Intel Plan for Europe: The first details are beginning to filter out about the development of the Intel 10-year plan for Europe, EUR 80 billion, aiming to increase Europe’s chip production capacity to reduce dependence on Taiwan, a leading semiconductor country. With the most significant investment planned for constructing two huge plants in Magdeburg, Germany, Intel’s plan also involves France, Ireland, Spain, Poland, and Italy to create the entire microchip supply chain on the continent: production, packaging, research, and development.
The news comes from Italy, where Intel and the Italian government have identified the site for the factory. It is Vigasio, a small town with just over 10,000 inhabitants in the province of Verona, preferred over the industrial district of Mirafiori in Turin. It was founded in 1939 as the home of Fiat and is currently owned by Stellantis. The choice for the small town in the Veneto region was oriented by its favourable location towards Germany: thanks to the Brenner motorway and railway, Vigasio is well connected to Magdeburg.
Italy takes the first steps of the EUR 80 billion
A plant will be built in Italy for the ‘packaging and assembly of semiconductors, in which new technologies will be used to weave together entire microchips from tiles.’ There are no firm dates when it will be operational, as there is still no indication when work will begin. According to Intel’s roadmap, however, the plant will be up and running within the two years 2025-2027 and will house around 1,500 employees in the initial phase. Employment will, however, be higher in the years to come, when with the arrival of suppliers and partners, employment is expected to exceed 5,000.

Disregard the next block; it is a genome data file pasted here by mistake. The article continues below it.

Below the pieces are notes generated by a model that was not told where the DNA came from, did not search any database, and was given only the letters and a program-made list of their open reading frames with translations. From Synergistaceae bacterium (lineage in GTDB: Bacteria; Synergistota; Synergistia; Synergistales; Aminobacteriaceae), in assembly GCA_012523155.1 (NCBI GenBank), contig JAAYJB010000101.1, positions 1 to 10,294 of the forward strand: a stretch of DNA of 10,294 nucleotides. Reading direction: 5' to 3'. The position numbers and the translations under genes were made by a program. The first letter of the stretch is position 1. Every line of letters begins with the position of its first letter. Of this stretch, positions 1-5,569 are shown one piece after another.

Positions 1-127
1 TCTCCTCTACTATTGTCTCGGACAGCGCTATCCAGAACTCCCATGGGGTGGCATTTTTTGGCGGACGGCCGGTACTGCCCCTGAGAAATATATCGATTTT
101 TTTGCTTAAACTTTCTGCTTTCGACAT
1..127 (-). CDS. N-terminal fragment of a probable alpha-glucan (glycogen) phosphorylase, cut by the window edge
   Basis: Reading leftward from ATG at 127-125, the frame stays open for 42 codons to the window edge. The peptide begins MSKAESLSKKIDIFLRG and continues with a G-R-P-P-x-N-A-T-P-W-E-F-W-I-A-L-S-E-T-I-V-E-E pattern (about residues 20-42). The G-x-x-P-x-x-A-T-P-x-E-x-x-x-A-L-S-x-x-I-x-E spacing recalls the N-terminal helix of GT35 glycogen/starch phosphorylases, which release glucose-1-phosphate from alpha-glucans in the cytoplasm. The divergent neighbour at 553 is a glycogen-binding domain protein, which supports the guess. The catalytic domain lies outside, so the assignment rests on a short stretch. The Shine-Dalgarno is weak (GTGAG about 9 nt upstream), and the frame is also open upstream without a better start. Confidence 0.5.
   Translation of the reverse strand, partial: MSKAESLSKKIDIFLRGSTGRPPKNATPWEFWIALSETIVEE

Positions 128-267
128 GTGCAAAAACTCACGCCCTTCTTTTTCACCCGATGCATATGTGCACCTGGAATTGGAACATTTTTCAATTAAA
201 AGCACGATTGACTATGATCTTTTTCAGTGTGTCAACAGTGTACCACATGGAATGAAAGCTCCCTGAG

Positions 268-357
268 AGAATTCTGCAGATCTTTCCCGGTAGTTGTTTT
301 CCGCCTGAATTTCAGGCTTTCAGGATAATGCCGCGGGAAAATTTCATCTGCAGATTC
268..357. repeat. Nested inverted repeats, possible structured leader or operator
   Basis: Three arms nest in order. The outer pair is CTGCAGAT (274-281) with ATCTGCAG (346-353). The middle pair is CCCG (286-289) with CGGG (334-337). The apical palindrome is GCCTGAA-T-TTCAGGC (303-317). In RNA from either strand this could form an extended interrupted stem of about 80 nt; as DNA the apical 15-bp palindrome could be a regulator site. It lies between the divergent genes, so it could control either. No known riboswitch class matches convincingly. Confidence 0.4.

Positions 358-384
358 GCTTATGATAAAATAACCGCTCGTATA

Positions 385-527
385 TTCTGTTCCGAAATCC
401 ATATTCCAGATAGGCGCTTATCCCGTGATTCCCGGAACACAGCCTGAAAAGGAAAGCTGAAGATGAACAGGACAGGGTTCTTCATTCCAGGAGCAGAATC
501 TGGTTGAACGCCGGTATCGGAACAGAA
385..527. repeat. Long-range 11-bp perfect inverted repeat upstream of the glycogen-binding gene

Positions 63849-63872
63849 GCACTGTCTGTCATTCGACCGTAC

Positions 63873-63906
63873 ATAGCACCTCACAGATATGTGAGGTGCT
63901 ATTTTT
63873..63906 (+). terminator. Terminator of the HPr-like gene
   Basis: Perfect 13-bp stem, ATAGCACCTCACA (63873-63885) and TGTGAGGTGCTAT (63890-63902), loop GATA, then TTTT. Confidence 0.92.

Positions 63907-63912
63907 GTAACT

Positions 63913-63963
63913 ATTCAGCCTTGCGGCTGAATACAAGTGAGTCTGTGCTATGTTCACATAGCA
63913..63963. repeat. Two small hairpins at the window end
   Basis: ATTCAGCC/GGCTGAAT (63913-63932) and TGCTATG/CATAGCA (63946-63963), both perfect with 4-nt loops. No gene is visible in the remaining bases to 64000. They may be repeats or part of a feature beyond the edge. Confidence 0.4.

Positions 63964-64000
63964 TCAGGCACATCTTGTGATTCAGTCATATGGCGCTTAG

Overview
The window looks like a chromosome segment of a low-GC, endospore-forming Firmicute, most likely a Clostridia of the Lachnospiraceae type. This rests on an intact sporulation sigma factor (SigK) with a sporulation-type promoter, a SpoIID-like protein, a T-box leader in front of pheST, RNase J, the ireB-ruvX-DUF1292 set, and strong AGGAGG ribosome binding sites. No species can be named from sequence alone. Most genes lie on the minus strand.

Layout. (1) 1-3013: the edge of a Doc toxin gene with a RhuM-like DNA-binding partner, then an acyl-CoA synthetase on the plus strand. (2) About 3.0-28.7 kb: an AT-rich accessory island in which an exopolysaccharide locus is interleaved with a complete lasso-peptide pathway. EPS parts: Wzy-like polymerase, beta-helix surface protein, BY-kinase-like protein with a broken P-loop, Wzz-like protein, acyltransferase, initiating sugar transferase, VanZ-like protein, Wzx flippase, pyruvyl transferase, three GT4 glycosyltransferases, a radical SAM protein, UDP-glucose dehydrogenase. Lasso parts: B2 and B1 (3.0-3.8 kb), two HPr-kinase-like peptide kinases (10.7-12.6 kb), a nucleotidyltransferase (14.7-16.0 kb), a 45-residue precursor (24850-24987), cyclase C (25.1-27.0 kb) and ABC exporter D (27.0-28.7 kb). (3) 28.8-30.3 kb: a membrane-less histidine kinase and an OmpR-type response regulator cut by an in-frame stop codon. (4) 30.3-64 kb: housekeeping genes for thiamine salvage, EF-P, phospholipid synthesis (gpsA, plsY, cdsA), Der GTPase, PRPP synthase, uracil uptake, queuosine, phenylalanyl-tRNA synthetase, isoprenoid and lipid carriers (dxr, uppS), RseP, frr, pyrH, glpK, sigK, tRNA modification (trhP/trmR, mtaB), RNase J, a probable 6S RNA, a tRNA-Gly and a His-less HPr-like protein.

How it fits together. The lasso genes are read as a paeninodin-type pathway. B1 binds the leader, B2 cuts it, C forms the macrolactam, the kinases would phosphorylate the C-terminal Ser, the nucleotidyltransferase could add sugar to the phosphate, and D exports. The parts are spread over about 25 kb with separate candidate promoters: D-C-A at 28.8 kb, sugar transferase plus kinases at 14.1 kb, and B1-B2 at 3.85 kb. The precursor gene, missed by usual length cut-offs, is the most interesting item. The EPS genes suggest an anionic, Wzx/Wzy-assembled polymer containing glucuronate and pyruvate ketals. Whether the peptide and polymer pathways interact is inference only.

Although it has been decided where the plant will be built, no official announcements have been made so far because state subsidies are weighing heavily on the EUR 4.5 billion project wanted by Intel. The Italian government led by Mario Draghi, which closed the deal with the Californian company, has put up to 40% of the investment. Now that in Italy, the political polls have been won by Fratelli d’Italia, a right-wing party led by Giorgia Meloni, the approval of the new government, once it is formed and takes office, will be needed to proceed.
Precisely to make up for any change of plans, in order to revive Italy’s shares in the sector, the outgoing government has already sounded out other major semiconductor companies, such as Israel’s Tower Semiconductor (acquired by Intel in early 2022), the Italian-French STMicroelectronics and Taiwan Semiconductor Manufacturing Company, known as TSMC, to dominate the market with a share of over 50%.